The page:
November 28, 2007


Virgin Mary's Resting Place View through a Window

The six hour bus ride from Bursa was taking me to the provincial capital Izmir, with a further 2 hour minibus drive to the coastal fishing village of Kusadasi. I was the guest of the gracious and hospitable Ali Acundas, staying at the Club Caravanserail Hotel an original 17th century Ottoman Caravanserail. Tonight its 8 ft thick stone walls were a refuge against the torrential downpour which seemed to be following me everywhere. The base of the 18 foot arched iron doors was pooled ankle deep in water and the steps to the second floor sleeping quarters were twice thick making it necessary to steady myself on the slippery stone. The two floor layout was typical for the caravansarail or roadside inns, since caravans had from 100-500 people tending to livestock each carrying around 300lbs of merchandise. With camels, yaks, and horses, safely stowed on the ground floor in arched stalls situated along the interior walls, the merchants climbed to the second floor and settled into massive rooms with 20 foot vaulted ceilings then heated by fireplaces, Similarly I prepared my camera’s for tomorrows visit to the best preserved Roman ruins in Eastern Mediterranean. Ephesus is important to the story because it was here that the upper class wore the silks which originated in China.

Wandering through Hadrian’s gate amongst the mausoleums, temples, baths and private homes I was virtually alone, except for the Japanese tourists clustered around their English speaking guide moving slowly down the marble walkways like a giant black beetle against the white ruins. By myself, I was free to imagine the elegant Roman men and women getting ready for the late afternoon performance held in the 25,000 seat Amphitheater. In the early days of the Silk Road the fabric was so precious only swatches were worn as decorations; ribbons sewn through hair or as embellishments on collar and cuff. A length cost as much as 300 denair or the price of one Roman soldier’s wages. Later, when the silk trade was fully developed, women wore garments made of the luxurious cloth. Creating somewhat of a scandal, the wearing of the clingy fabric revealed an almost naked body. Coincidently, this branding as decadent, coincided with the Roman Senate’s efforts to curtail society’s obsession with Silk as it was draining gold and nearly bankrupting the economy.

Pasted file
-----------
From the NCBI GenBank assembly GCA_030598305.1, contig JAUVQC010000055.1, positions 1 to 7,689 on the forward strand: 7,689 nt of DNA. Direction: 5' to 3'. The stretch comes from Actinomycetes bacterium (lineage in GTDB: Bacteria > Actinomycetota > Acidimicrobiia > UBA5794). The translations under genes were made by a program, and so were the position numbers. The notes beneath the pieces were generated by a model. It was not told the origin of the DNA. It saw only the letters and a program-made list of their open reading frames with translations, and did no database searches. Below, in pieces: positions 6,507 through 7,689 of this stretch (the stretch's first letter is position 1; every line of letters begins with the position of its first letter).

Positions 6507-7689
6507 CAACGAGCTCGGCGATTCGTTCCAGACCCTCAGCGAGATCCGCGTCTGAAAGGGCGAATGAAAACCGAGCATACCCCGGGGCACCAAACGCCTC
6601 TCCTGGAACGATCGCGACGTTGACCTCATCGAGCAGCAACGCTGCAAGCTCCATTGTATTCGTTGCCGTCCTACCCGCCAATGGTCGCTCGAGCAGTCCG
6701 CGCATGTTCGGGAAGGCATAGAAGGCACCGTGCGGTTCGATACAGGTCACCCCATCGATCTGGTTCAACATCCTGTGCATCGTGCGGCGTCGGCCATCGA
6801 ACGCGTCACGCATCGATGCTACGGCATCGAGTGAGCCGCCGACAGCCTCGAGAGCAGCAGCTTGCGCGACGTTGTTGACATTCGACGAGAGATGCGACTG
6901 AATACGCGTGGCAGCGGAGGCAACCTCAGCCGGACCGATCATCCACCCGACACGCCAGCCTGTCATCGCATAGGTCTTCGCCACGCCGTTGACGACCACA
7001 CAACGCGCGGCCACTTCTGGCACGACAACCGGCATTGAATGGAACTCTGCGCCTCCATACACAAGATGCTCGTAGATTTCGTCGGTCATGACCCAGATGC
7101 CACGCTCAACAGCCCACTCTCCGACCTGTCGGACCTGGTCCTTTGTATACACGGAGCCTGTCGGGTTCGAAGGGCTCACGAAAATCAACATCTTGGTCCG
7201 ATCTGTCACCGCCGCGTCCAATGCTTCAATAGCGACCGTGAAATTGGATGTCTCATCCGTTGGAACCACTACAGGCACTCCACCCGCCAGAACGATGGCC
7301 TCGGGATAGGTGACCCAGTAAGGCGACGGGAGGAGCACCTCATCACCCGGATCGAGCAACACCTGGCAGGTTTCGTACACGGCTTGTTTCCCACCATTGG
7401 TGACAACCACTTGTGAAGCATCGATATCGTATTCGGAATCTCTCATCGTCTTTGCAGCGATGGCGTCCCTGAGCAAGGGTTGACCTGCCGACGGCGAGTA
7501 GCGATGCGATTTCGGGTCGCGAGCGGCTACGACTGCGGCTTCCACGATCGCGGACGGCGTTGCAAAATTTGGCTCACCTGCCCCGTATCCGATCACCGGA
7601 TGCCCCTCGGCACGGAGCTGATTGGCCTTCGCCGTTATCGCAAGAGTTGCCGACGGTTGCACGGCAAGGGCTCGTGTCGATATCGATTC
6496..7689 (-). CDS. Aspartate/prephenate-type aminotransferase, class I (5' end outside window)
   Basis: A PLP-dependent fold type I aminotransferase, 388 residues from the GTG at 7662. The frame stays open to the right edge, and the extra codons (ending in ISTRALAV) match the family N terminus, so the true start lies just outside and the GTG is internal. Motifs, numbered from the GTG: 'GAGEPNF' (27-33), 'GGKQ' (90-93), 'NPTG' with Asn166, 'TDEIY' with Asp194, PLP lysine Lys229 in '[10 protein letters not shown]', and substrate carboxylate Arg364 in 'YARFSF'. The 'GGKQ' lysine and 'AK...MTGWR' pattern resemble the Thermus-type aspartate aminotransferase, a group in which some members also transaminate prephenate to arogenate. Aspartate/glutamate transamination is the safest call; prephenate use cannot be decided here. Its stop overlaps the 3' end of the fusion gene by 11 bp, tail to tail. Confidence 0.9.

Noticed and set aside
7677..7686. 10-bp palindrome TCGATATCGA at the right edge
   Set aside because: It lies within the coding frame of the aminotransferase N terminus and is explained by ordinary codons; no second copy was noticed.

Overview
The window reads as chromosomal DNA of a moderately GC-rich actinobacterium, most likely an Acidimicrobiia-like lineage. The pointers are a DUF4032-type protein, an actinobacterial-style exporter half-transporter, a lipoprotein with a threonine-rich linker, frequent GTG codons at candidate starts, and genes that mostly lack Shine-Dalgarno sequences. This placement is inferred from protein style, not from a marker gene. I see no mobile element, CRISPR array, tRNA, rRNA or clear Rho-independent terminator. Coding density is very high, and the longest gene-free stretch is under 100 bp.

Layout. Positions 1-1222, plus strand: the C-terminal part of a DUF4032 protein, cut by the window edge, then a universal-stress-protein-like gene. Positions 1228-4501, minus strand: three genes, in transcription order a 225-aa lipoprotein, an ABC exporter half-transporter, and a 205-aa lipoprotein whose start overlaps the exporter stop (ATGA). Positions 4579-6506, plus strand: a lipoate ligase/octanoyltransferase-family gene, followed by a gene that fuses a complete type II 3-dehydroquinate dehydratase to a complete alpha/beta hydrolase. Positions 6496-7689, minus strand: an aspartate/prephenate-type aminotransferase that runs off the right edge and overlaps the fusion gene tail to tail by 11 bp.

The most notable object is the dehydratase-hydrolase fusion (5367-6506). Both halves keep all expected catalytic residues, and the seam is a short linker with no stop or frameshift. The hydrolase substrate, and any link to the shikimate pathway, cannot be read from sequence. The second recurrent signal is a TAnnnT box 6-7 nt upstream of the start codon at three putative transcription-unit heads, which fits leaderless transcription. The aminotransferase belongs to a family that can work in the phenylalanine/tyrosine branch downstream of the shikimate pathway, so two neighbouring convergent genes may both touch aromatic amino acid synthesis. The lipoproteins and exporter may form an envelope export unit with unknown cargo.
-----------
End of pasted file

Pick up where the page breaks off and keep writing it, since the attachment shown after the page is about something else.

Perched high above all this decadence on the slopes of Mt. Koressos (Turkish: Bülbüldağı (Mountain of Nightingale) is the Virgin Mary’s last home and where she died. She was taken there by Saint John the Baptist whose basilica and tomb are nearby.
“ It is believed that after the crucifixion of Jesus, Saint John left Jerusalem and came to Ephesus, one of the biggest and safest cities of its time (capital of the Asia Minor province of the Roman Empire), and built a small hut for Virgin Mary just outside Ephesus in order to protect her from the non-Christian community of Ephesus.”

As I traveled farther away from the cosmopolitan centers of Istanbul, and jet set Aegean coast to regions with more traditional values I contemplated the notion of modesty in a pagan culture and Mary’s virginity with the rise of Christendom.
Tomorrow’s 17 hour bus ride would take me through Konya to Turkey’s southern province of Hatay or Old Antioch in biblical times. This was the Mediterranean terminus of the Silk Road and the site of the first Christian church established by Saint Peter.

November 17, 2007


Koza Han, Bursa

Visiting Bursa was more about the end of the Silk Road, where the Chinese monopoly on Sericulture was broken, than it was about the beginning of my journey. “Located at the western edge of the Silk Road the city became a serious rival in the 15th century with the production of silk cloth and thread for the thriving carpet trade” My destination this evening was the still vibrant 600 year old Koza Han (cocoon market) and Ipek Han (silk Market) known as the Silk Bazaar. Tonight it was crammed with locals Friday night shopping at the “mall”. I was to meet Muhammed Can at the “city center, last stop on the Domas before going into the Bazaar. In this torrential rain, I was not going to wait a minute longer than it took to dash from taxi to souk, knowing one would somehow find the other.

The miracle of all the water was that I had met him earlier that day when we agreed to share a taxi into town. Exhausted from carrying the heavy bags up and down the stairs of the high speed ferry and then from the dock after crossing the Sea of Marma to Yalova. I had at last boarded the bus for the hour long drive to Bursa’s autogar to catch a taxi to the hotel. And this was the short route, rather than the five hour drive around the coast, 60miles south of Istanbul.